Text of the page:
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Rethinking Civic Engagement

Summary: Young adults participate in politics and their communities far more than they are given credit for — and in ways that often go unrecognized.

Published: February 16, 2022
Young people protesting
Barbara Alper/Getty

Civic engage­ment is a key indic­ator of adult­hood. Young adults respond to the social and polit­ical issues of the day in a vari­ety of ways. After the police killings of George Floyd and Breonna Taylor in 2020, young people demon­strated against racial injustice in more than 10,000 peace­ful protests around the coun­try. foot­note1_bi270m1 1 Armed Conflict Loca­tion & Event Data Project (here­in­after ACLED), Demon­stra­tions and Polit­ical Viol­ence in Amer­ica: New Data for Summer 2020, Septem­ber 2020, https://acled­data.com/2020/09/03/demon­stra­tions-polit­ical-viol­ence-in-amer­ica-new-data-for-summer-2020/. That fall saw record numbers of youth turn out for the pres­id­en­tial elec­tion; half of eligible voters ages 18–29 parti­cip­ated, compared with 39 percent in 2016. foot­note2_hwujhys 2 Center for Inform­a­tion and Research on Civic Learn­ing and Engage­ment (here­in­after CIRCLE), “Half of Youth Voted in 2020, an 11-Point Increase from 2016,” April 29, 2021, https://circle.tufts.edu/latest-research/half-youth-voted-2020–11-point-increase-2016. Climate change like­wise cata­lyzed young people, as nearly 30 percent of Gener­a­tion Z and Millen­ni­als made dona­tions, contac­ted public offi­cials, volun­teered, or protested, surpass­ing Gener­a­tion X and Baby Boomers. foot­note3_hq3lxy0 3 Alec Tyson, Brian Kennedy, and Cary Funk, “Gen Z, Millen­ni­als Stand Out for Climate Change Activ­ism, Social Media Engage­ment with Issue,” Pew Research Center, May 26, 2021, https://www.pewre­search.org/science/2021/05/26/gen-z-millen­ni­als-stand-out-for-climate-change-activ­ism-social-media-engage­ment-with-issue/. Young people are commonly assumed to be disen­gaged, disil­lu­sioned, and unin­ter­ested in civic life. These trends chal­lenge that propos­i­tion.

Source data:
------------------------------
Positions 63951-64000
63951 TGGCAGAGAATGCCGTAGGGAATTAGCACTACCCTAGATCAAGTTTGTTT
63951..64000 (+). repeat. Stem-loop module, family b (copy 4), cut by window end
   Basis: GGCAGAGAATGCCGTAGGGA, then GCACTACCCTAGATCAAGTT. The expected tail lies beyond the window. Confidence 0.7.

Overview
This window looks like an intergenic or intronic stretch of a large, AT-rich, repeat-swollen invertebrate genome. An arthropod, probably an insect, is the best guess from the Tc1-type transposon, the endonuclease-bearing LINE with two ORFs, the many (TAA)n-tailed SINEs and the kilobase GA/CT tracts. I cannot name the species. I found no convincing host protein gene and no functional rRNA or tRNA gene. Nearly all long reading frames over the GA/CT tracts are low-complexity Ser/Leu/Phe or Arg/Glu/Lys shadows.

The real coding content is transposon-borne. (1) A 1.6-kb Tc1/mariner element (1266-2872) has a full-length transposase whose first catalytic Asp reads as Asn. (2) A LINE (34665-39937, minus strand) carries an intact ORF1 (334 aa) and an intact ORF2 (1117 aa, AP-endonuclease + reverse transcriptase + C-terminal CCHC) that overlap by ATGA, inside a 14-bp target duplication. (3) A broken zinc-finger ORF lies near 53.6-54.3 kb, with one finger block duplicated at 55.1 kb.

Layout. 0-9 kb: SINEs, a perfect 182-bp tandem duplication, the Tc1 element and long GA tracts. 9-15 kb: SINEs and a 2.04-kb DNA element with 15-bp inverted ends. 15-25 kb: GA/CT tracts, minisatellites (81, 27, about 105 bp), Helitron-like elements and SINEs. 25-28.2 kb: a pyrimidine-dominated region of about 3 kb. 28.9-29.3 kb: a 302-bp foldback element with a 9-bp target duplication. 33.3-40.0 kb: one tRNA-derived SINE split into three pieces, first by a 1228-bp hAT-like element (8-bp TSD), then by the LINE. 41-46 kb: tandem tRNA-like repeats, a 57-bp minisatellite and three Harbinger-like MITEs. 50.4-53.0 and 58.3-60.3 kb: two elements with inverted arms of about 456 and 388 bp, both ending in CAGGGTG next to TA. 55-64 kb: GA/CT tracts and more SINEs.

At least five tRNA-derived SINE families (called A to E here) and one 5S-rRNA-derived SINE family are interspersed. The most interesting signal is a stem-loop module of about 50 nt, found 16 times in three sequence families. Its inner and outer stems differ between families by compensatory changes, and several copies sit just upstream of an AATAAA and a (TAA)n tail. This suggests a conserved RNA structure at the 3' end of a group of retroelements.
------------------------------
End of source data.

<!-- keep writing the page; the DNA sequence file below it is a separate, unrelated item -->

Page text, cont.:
Research­ers have consist­ently found that early civic engage­ment is mutu­ally bene­fi­cial to young people and to the communit­ies in which they parti­cip­ate. For example, devel­op­mental psycho­lo­gist Parissa Ballard and colleagues found that early civic engage­ment is asso­ci­ated with posit­ive health outcomes later in life. Voting, volun­teer­ing, and activ­ism in young adult­hood were related to improved mental health, greater educa­tional attain­ment, and higher personal and house­hold incomes. foot­note4_fd5k­pe9 4 Parissa J. Ballard, Lind­say T. Hoyt, and Mark C. Pachucki, “Impacts of Adoles­cent and Young Adult Civic Engage­ment on Health and Socioeco­nomic Status in Adult­hood,” Child Devel­op­ment 90, no. 4 (2019): 1138–54, https://doi.org/10.1111/cdev.12998. Beyond these indi­vidual bene­fits, young adults are import­ant contrib­ut­ors to their local communit­ies. Tufts University’s Center for Inform­a­tion and Research on Civic Learn­ing and Engage­ment (CIRCLE) projec­ted that in the 2020 elec­tion cycle, young adults would play a partic­u­larly import­ant role in the pres­id­en­tial battle­ground states Wiscon­sin, North Caro­lina, and Flor­ida, as well as in Senate races in Color­ado, Maine, and Montana and congres­sional races in Iowa’s 1st District, Maine’s 2nd, and Geor­gi­a’s 7th. foot­note5_3q8x­h38 5 CIRCLE, “Youth Elect­oral Signi­fic­ance Index (YESI),” last updated August 18, 2020, https://circle.tufts.edu/yesi2020. The youth vote proved decis­ive in several states where the margin of victory was less than 50,000 votes, includ­ing Arizona, Geor­gia, and Pennsylvania. foot­note6_ixeh6hm 6 CIRCLE, “Elec­tion Week 2020: Young People Increase Turnout, Lead Biden to Victory,” Novem­ber 25, 2020, https://circle.tufts.edu/latest-research/elec­tion-week-2020#young-voters-and-youth-of-color-powered-biden-victory.